Why it's time to see a few more female faces in our bike shops

Fiona Outdoors Bike Shops
FionaOutdoors, 17 October 2011
Chatting to a director at a leading Scottish bike chain the other day we quickly got on to the topic of women and cycling.

As you’ll know if you follow my FionaOutdoors blog, I like to write about cycling, and I love to write about the increasing number of girls on bikes. Mass participation cycling events, weekend group cycles and cycling clubs have all witnessed a growth in the numbers of women cyclists. This is a great thing to see and as I’ve waffled on endlessly about before, there is absolutely no reason why the number of women shouldn’t equal men on bikes.

In particular, the bike shop guy mentioned women who work in their chain of shops. He said that despite actively looking for women to work in their shops, as sales assistants, repair people, mechanics or whatever, there are still many, many more guys working for the co-operative than women.

Of course, cycling has traditionally been seen as more of a male sport but we know that times are changing and I hope that this then propels more women into bike shops. I don’t just say this because I think that every workplace should have an even male-female split but because I think many women would genuinely like to be served by another woman in a bike shop.

I liken this idea to the highly intimidating worlds of car sales and music gadgetry. As a woman – and I know many of my friends say the same – if you’re a woman walking into a car salesroom or a music equipment store it can so often feel as though you’re being patronised. Eg “Oh we have a car in a lovely shade of blue…” “Or this volume dial is clearly marked higher and lower, don’t you see?”

I’m not saying this is always the case and there are departments such as John Lewis where you can find sales people who talk to you as though you are an intelligent human, even if you are female!

But I think the same situation can occur in the world of bike sales. I am a confident bike and accessories buyer these days but it hasn’t always been this way. I can recall walking nervously into a bike store (I won’t name names) 10 years ago and enquiring about a commuting bike only to be immediately shown the female-specific bikes in pale blue with a basket on the front. Some women might want this type of bike but I definitely didn’t. I wanted a bike that fitted and I didn’t care about the colour or a basket. I suit male bike frames because of my body shape and I like panniers and not a basket. But there was an assumption that somehow I should buy a female-specific bike.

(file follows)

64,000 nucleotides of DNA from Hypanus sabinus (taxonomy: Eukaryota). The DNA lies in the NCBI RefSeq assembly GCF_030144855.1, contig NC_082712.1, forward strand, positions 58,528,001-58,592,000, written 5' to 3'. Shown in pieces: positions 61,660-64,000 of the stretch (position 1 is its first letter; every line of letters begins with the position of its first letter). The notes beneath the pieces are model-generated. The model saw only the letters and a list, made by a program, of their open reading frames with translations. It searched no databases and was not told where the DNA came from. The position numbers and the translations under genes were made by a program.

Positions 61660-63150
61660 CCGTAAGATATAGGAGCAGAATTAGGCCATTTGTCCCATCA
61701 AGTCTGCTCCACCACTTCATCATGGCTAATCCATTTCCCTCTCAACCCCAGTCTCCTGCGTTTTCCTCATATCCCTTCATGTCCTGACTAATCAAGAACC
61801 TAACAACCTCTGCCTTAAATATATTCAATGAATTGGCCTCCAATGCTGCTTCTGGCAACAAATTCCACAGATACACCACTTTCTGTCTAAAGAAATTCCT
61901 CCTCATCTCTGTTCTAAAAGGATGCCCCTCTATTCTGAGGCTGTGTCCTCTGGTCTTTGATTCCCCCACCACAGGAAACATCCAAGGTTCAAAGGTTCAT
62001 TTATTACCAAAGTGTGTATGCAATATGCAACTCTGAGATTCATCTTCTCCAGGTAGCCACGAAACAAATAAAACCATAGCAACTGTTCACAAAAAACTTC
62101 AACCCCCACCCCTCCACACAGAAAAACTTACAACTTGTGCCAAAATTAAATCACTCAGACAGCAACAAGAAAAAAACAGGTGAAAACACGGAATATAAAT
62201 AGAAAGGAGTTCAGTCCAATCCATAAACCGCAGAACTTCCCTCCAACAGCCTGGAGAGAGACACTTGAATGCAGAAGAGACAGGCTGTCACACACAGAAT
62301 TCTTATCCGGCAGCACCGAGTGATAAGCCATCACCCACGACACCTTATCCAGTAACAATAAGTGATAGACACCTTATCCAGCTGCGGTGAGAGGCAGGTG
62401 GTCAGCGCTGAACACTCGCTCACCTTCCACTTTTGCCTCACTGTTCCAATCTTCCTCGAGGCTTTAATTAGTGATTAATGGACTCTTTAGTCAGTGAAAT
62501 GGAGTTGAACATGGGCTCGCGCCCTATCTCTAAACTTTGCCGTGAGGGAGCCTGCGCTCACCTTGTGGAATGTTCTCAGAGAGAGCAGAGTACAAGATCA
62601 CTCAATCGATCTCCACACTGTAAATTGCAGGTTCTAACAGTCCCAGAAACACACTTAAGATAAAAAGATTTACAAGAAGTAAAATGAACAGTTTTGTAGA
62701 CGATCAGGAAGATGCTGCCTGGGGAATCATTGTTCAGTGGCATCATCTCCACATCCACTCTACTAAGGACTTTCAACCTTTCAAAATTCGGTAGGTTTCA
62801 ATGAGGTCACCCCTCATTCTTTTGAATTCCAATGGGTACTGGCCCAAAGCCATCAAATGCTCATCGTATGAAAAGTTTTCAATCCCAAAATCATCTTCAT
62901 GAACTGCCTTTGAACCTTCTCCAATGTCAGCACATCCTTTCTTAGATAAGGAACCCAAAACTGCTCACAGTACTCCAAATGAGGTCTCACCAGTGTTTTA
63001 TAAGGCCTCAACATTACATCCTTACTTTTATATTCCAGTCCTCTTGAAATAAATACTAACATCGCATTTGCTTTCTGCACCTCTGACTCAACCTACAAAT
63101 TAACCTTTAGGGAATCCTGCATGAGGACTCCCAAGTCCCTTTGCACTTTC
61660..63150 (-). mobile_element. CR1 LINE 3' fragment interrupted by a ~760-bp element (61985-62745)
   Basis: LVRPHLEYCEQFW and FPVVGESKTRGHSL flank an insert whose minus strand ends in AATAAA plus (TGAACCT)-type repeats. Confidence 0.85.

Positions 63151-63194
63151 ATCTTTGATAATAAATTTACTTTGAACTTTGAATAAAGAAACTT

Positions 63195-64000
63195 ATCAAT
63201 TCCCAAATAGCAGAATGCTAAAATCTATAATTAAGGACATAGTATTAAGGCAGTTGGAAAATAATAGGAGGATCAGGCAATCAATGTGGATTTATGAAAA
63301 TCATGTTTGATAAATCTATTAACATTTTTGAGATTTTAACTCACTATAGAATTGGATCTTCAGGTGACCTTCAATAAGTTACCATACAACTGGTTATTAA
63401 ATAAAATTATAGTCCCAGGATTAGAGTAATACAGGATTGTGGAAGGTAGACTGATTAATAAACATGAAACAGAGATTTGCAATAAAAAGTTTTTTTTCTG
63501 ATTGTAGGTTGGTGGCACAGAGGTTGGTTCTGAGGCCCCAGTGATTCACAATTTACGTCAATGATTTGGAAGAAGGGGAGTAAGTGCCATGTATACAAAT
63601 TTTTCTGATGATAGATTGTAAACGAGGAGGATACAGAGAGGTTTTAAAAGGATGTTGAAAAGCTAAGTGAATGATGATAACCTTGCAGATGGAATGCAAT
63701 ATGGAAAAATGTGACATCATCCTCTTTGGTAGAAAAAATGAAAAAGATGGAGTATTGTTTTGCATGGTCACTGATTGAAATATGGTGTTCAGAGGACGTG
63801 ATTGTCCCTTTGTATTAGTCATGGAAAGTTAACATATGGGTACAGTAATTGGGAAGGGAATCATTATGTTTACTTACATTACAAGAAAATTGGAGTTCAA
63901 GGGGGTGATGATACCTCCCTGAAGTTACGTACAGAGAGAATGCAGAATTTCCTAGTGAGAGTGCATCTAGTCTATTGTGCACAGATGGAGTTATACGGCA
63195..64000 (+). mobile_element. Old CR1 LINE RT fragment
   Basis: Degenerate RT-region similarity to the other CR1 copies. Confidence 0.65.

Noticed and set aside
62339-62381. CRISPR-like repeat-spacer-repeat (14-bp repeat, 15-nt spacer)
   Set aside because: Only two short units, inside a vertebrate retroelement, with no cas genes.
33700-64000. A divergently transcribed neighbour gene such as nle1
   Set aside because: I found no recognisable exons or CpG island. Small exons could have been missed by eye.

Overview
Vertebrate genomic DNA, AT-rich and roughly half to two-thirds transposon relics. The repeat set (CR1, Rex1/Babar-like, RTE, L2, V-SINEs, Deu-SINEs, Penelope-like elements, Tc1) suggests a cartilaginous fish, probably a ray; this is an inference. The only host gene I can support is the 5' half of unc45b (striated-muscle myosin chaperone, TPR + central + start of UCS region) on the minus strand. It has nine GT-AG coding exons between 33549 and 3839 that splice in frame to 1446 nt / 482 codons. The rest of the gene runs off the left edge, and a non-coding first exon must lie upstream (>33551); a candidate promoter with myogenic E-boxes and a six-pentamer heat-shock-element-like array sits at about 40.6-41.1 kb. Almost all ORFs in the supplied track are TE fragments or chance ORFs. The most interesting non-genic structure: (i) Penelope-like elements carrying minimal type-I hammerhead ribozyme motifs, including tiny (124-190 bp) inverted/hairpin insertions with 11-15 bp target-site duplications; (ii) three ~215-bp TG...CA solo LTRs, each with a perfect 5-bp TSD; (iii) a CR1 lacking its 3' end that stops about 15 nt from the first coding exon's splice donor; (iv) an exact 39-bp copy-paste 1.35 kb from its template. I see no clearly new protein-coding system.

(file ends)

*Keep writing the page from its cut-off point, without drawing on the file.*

I’ve also gone into a bike store to ask to borrow a bike pump only to face a patronising rolling of the salesman’s eyes as he questioned why. I had a puncture, I had changed the inner tube all by myself but my bike pump wasn’t working efficiently and so I wondered if I could use their track pump. His next look said it all: What you actually fixed the puncture yourself?!

I am obviously picking out just a few examples of more patronising behaviour and in honesty I have found the majority of men in bike shops to be friendly, welcoming and helpful. But, as I said, I know a lot about bikes and my opening remarks in bike shops will give a clear indication that I know what I’m talking about and so I won’t appreciate any patronising chat.

But many women are still getting into cycling. They are not confident about what they want to buy and the type of bike and gadgetry they need. One of my friends asked me to help her buy a bike because she felt too intimidated even to walk into a bike shop herself.

But I think that if there were more women working in bike shops, selling bikes and repairing them, we might encourage even more female cyclists. It’s not a given but it might just help. I like to buy products from people who understand what I’m looking for. For example, a woman cyclist selling bike seats and bike shorts will know exactly what it feels like to own the wrong bike seat and shorts. A long-legged and long-armed woman cyclist will know that a men’s bike will suit someone of a similar stature, and not a female bike.

This isn’t to say that all women would suit a bike shop job. Like men, they should also know about – and have experience of – their products. Part of buying products is trusting in the shop and the sales person. You want them to know about the products and to understand your needs.

So, girlie cyclists, the next time you see an advert for a bike sales assistant or a trainer bike mechanic why not apply? If I were younger I’d be keen to go for such a job and I’ve often toyed with volunteering as a bike mechanic just to learn more and so I can pass on my skills.

One last thought. A few years ago a friend bought a bike and asked me to show them how to fix a puncture. My dad (as tradition has it) had taught me to do this when I was a child but this female friend said that the minute that her dad had started to show her the technique when she was aged 10 she switched off. She had no desire to get her hands dirty and ever since then she had sought out the men in her life to fix her punctures. But she found herself single and she wanted to go on longer cycles. So I showed her. Apparently I taught her how to fix a puncture in a “completely different” way. My friend said: “It’s less dirt and brute force. It’s technique and understanding. And you’re making it fun and interesting.” It could be that she was simply older and more willing to learn, but it could also be tat she valued being taught a mechanical operation by someone of the same fairer sex!

Fi Russell is better known as FionaOutdoors. She is a Scotland-based journalist, web writer and professional blogger. She has her own blog
www.fionaoutdoors.co.uk here at The Active Guide



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